Varmus, Harold Eliot, 1939-, American microbiologist, b. Oceanside, N.Y., M.D. Columbia Univ., 1966. A professor at the Univ. of California School of Medicine in San Francisco, Varmus and his co-researcher J. Michael Bishop discovered the cellular origin of retroviral oncogenes, for which they were awarded the 1989 Nobel Prize in Physiology or Medicine. In 1993, he became head of the National Institutes of Health (NIH) and subsequently presided over a major expansion of the U.S. agency. He resigned from NIH in 1999 to head Memorial Sloan-Kettering Cancer Center in New York City.
Harold Elliot Varmus (born December 18, 1939) is an American Nobel prize winning scientist. He was a co-recipient (along with J. Michael Bishop) of the 1989 Nobel Prize in Physiology or Medicine for discovery of the cellular origin of retroviral oncogenes.

Varmus was born to Jewish parents of Eastern European descent in Oceanside, New York . In 1957, he enrolled at Amherst College, intending to follow in his father's footsteps as a medical doctor, but eventually graduating with a B.A. in English literature . He went on to earn a graduate degree in English at Harvard University in 1962 before changing his mind once again and applying to medical schools . That same year, he entered the College of Physicians and Surgeons at Columbia University and later worked at a missionary hospital in Bareilly, India and the Columbia-Presbyterian Hospital . Seeking to avoid the draft for the Vietnam War, Varmus joined the Public Health Service at the National Institutes of Health in 1968 . Working under Ira Pastan, he researched regulation bacterial gene expression by cyclic AMP. In 1970, he began post-doctoral studies in Bishop's lab at University of California, San Francisco . There, he and Bishop performed the oncogene research that would win them the Nobel Prize. He became a faculty member at UCSF in 1972 and a professor in 1979 .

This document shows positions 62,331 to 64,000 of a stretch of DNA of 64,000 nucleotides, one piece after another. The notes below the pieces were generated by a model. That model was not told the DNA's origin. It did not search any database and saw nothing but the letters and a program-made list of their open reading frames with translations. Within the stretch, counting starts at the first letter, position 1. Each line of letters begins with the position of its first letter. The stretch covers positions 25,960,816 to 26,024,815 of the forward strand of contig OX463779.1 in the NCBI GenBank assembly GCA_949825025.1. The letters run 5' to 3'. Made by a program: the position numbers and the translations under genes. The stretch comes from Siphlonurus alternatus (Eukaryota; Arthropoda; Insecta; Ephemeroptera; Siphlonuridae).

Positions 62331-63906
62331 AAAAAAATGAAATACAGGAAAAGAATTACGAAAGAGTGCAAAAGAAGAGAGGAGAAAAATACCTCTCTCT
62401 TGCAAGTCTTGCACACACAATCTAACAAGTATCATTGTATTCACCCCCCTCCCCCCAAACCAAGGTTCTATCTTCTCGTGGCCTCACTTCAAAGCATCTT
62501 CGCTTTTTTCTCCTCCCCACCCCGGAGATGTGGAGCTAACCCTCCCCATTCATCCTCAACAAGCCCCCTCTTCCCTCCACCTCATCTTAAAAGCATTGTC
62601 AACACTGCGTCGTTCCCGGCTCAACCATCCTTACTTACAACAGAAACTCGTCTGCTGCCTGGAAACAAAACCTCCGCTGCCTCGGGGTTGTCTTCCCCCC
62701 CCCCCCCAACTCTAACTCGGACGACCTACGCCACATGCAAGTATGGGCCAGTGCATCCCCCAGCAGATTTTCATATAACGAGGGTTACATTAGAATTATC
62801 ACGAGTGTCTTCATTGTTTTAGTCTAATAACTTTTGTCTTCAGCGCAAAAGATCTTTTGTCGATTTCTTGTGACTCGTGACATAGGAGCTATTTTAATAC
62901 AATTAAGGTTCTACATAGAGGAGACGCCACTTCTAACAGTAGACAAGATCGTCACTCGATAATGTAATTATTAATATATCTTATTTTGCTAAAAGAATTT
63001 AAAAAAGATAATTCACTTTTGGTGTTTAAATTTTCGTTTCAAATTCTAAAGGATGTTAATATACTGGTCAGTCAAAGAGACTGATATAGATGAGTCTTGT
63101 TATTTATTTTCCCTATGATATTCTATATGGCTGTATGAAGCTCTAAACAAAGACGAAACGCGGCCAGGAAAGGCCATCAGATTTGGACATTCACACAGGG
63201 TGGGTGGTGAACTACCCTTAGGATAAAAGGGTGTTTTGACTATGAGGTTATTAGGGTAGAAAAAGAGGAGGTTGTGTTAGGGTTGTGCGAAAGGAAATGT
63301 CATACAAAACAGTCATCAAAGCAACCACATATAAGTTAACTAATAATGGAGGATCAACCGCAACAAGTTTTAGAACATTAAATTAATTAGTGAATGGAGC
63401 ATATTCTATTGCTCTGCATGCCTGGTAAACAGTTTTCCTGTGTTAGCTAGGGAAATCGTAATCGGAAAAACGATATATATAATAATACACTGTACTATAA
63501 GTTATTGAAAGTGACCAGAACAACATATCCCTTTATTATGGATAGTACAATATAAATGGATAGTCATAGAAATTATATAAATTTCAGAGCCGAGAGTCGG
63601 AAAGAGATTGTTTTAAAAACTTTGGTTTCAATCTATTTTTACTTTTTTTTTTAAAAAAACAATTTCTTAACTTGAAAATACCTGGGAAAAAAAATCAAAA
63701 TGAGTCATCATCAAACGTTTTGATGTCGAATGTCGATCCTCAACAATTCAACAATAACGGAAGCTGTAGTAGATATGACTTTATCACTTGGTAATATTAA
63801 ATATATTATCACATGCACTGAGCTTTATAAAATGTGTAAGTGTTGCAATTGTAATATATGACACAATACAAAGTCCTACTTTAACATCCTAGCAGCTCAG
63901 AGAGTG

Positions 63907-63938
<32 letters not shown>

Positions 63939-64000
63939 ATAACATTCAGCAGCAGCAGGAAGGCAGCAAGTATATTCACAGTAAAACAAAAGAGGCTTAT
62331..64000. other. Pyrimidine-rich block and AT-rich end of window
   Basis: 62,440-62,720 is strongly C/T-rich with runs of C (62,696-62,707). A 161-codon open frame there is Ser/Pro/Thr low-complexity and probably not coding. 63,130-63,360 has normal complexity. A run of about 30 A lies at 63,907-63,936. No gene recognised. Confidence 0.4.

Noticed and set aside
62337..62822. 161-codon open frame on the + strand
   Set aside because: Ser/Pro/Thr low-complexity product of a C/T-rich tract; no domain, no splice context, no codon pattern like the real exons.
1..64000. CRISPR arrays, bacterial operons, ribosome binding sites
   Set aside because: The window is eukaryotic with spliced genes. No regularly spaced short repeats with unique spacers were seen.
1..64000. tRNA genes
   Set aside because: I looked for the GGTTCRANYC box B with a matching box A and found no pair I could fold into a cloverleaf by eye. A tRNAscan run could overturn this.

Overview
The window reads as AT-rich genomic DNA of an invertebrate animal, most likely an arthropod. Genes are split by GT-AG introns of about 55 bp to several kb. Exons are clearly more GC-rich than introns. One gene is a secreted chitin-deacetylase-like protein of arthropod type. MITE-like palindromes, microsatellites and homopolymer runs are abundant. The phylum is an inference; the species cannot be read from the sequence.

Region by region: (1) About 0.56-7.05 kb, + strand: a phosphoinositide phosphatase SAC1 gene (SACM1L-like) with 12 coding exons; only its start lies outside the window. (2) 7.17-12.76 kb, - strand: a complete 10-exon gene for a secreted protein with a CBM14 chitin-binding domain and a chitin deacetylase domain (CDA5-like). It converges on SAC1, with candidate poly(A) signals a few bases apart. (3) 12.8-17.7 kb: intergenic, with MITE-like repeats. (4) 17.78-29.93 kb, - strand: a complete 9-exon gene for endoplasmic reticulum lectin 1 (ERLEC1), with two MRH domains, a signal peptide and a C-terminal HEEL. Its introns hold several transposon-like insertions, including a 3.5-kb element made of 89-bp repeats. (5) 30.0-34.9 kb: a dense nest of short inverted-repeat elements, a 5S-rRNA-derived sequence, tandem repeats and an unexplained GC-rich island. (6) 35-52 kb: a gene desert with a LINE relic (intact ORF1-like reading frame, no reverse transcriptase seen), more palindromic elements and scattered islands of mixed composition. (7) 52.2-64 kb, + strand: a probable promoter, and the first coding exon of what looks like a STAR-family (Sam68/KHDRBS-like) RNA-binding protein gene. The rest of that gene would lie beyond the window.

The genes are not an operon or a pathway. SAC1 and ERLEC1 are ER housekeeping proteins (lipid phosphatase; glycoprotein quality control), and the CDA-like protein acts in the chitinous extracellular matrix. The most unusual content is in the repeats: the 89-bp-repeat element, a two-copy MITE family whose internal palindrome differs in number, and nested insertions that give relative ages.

From 1993 to 1999, he served as Director of the National Institutes of Health. As the NIH director, Varmus was credited with nearly doubling the research agency's budget . Since January, 2000, he has served as President of Memorial Sloan-Kettering Cancer Center in New York City.

Beginning during his tenure as NIH director, Varmus has been a champion of an open access system for scientific papers, arguing that scientists should have control over the dissemination of their research rather than journal editors . He has advocated a system in which journals make their articles freely available on PubMed Central six months after publication . He is co-founder and chairman of the board of directors of the Public Library of Science, a not-for-profit open access publisher, and he also sits on the board of trustees of BioMed Central, the largest publisher of open-access journals. He currently serves on the advisory boards of the Campaign to Defend the Constitution, an organization dedicated to opposing the religious right, and Scientists and Engineers for America, an organization focused on promoting sound science in American government.

He is also a recipient of 2001 National Medal of Science.

Varmus is an avid bicyclist and an Advisory Committee member of Transportation Alternatives the New York City-based advocacy group for pedestrians and cyclists. He is also a runner, rower, and fisherman. He has been married to Constance Casey since 1969 and has two sons, Jacob and Christopher.

Varmus has endorsed Illinois Senator Barack Obama for the 2008 Presidential Elections.


  • Les Prix Nobel. The Nobel Prizes 1989, Editor Tore Frängsmyr, Nobel Foundation, Stockholm, 1990.
  • Jamie Shreeve. "Free Radical." Wired Magazine. June 2006. Issue 14.06.

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